The Best Swimming Holes in Tennessee

There’s nothing more delightful than summertime in the south! Therefore, if you live in Tennessee, you should consider taking the day off from work to go swimming in a natural swimming hole in Middle Tennessee.

This is one of the nicest things to do in the area. The water is pure and crisp since the state essentially rests on a limestone bed. Whenever you visit one of these natural wonders, exercise caution. Keep a close eye on your companions at all times because there won’t be a lifeguard there to pull you out from the water.

Harpeth River State Park

Harpeth River, Tennessee
A popular location for swimming, fishing, and kayaking in Tennessee is Harpeth River State Park.

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The 40-mile-long Harpeth River State Park is a linear area that looks after nine river access points. The sites include several natural, historical, and archaeological areas. It’s popular to kayak, paddle, fish, and hike in the park. At every site, there are canoe access points. 

Class I rivers include the Harpeth River. It is suitable for paddlers of all skill levels. People can bring their own kayak or canoe. Regional outfitters in and surrounding Kingston Springs offer rentals and excursion details.

In Tennessee’s Western Highland Rim, the Harpeth River has canoe put-in and take-out points that are close together, allowing for a 7-mile float around the river’s circular meander. If it gets too hot, simply take a dip in the refreshing and invigorating water! 

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Old Hickory Lake

Old Hickory Lake, Tennessee Swimming Holes
A little over 25 miles north of downtown Nashville is Old Hickory Lake.

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One of Tennessee’s most well-liked lakes for pleasure is Old Hickory Lake. You can find it in the counties of Davidson and Sumner at mile 216.2 of the Cumberland River. It is located around 25 miles upstream of downtown Nashville. On the Cumberland River, it is the main storage impoundment.

Popular activities at Old Hickory Lake include boating, hiking, and fishing. Numerous beautiful parks surround the lake. Additionally, there are many full-service marinas all around the lake. At Old Hickory Lake in Tennessee, there are enjoyable activities for all outdoor interests, including swimming. 

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22,500 acres and 97.3 river miles make up Old Hickory Lake. The elevation of the lake is 445 feet above sea level. The pool’s lowest elevation is 442 feet. It’s the perfect place to relax with your family and beat the summer heat in Tennessee.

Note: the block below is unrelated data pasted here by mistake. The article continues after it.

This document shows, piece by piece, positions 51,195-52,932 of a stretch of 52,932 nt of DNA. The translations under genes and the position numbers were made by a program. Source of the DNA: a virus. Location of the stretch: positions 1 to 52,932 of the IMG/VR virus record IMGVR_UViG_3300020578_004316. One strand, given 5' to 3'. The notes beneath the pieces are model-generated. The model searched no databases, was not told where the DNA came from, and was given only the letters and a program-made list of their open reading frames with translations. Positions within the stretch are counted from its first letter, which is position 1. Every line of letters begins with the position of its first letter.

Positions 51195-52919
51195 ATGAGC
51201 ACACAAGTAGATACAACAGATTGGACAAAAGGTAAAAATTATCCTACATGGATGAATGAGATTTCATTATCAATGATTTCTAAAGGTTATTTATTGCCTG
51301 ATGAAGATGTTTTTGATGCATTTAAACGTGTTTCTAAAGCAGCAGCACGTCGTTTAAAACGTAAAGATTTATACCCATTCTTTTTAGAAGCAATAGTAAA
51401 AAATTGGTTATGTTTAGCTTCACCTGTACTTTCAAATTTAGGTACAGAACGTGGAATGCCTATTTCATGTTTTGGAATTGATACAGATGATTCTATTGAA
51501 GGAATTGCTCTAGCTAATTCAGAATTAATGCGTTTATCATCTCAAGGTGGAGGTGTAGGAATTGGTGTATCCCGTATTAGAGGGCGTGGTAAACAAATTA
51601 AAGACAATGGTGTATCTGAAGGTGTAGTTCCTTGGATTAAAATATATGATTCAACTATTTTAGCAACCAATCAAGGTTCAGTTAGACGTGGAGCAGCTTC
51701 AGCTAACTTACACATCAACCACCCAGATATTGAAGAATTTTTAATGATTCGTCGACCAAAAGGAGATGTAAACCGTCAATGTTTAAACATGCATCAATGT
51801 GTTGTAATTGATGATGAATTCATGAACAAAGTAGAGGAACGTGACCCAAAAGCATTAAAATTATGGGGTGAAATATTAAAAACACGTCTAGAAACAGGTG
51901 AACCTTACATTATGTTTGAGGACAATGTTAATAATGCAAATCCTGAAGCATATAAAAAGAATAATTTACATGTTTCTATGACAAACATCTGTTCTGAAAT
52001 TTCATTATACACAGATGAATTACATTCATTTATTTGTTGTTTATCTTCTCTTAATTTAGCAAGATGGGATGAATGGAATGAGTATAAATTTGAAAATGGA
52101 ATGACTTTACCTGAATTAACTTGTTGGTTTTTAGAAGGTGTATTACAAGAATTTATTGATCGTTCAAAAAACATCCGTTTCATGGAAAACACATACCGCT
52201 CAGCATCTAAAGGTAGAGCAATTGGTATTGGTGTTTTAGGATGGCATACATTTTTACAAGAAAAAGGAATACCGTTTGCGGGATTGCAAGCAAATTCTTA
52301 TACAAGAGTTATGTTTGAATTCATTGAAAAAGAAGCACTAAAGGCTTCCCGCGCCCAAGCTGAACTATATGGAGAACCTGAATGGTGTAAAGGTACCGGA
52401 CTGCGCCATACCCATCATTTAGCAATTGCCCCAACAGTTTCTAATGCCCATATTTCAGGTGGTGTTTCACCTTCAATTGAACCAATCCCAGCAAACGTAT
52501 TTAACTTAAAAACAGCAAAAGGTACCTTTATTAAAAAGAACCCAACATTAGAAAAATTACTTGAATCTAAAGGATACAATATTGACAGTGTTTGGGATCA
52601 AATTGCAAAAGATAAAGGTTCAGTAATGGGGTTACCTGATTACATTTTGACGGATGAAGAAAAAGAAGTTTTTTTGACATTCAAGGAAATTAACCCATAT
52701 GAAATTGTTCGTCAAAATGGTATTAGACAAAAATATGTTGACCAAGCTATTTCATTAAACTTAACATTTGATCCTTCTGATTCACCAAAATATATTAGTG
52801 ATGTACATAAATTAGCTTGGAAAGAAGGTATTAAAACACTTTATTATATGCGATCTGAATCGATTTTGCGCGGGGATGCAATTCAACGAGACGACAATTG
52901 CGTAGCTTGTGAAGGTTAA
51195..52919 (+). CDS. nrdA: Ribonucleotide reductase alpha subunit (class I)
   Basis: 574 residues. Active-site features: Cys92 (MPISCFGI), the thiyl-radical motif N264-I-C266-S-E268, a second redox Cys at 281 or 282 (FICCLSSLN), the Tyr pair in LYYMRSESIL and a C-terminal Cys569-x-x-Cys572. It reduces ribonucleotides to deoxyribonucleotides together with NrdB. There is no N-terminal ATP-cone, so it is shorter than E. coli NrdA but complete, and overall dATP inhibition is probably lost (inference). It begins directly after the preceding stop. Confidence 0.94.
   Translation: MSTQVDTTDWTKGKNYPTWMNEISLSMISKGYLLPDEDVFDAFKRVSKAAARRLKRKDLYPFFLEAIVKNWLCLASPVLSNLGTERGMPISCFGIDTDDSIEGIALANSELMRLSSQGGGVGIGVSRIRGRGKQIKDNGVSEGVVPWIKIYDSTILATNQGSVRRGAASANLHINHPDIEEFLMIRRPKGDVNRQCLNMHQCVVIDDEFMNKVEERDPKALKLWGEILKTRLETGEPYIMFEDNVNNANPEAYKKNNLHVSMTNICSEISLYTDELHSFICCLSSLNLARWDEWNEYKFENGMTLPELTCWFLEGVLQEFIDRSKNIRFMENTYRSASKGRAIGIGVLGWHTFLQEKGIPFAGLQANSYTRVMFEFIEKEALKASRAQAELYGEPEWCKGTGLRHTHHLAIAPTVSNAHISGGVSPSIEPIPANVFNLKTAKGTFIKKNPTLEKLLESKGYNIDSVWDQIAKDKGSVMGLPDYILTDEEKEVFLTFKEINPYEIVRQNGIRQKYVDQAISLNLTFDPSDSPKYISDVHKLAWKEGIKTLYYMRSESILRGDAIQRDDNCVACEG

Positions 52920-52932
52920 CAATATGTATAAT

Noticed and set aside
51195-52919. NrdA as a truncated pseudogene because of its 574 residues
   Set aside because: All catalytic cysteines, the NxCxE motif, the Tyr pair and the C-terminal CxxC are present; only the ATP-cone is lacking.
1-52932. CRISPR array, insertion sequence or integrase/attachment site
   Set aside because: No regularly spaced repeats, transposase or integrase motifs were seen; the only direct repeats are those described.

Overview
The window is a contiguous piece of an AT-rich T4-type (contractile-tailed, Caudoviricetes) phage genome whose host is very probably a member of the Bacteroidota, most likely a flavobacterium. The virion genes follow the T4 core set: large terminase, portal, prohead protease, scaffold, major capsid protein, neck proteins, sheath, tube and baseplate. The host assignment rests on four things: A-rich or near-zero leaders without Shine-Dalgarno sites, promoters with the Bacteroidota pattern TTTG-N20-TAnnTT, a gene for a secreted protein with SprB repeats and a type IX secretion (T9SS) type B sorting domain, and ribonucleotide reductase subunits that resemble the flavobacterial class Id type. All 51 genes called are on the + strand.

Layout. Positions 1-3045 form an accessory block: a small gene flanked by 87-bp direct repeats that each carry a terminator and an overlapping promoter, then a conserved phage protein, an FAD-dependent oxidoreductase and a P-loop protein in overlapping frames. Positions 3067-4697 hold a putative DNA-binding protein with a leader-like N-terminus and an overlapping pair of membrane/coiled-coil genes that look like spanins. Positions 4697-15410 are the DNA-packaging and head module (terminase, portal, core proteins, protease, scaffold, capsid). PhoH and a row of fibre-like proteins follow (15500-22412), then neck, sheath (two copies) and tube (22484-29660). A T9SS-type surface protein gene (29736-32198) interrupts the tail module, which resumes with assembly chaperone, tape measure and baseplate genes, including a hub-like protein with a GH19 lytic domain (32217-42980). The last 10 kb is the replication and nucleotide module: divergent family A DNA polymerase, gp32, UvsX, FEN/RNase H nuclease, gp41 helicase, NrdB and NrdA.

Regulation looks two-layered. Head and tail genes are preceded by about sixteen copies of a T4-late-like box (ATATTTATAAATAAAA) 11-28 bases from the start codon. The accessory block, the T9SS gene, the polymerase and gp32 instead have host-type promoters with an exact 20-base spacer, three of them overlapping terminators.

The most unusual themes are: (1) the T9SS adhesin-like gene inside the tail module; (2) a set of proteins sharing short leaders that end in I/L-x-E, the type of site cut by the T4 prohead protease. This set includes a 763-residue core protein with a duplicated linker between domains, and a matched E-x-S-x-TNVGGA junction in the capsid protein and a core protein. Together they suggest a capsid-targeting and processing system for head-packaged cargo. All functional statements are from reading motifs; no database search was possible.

Rock Island State Park

Twin Falls at Rock Island State Park, Tennessee Swimming Holes
Twin Falls is one of the beautiful sights available at Rock Island State Park.

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At the meeting of the Caney Fork, Collins, and Rocky Rivers, on the 883-acre headwaters of Center Hill Lake, sits Rock Island State Park. The Caney Fork Gorge, which is located beneath Great Falls Dam, is part of the park’s natural beauty.

Some of the most beautiful and notable viewpoints are along the Eastern Highland Rim. Great Falls is a 30-foot, horseshoe-shaped waterfall. It cascades down from the cotton textile mill it powered more than a century ago. In 1969, Rock Island was designated as a Tennessee State Park.

The Caney Fork River Gorge has beautiful vistas, waterfalls, deep waters, and limestone walkways that are great for exploration, hiking, swimming, fishing, and paddling. Freestyle kayakers who are professionals are drawn to the park’s whitewater parts from all over the world. Additionally, it has access to Center Hill Lake by boat and a natural beach with sand.

Here, the water levels are very erratic. They may rise abruptly if the floodgates at Great Falls Dam, which is close to the Old Mill, are opened, or if hydroelectric power is generated at the TVA Powerhouse near Twin Falls.

 Even if there are warning sirens in place, big releases can still happen at any time and can be quite dangerous. The gorge can swiftly fill with water during significant releases from the dam. Tourists should immediately leave the gorge area if sirens are heard coming from the dam at the top of the gorge.

J. Percy Priest Lake

J. Percy Priest Lake in Nashville, Tennessee, Tennessee Swimming Holes
Percy Priest Lake is formed by Percy Priest Dam, about ten miles east of downtown Nashville.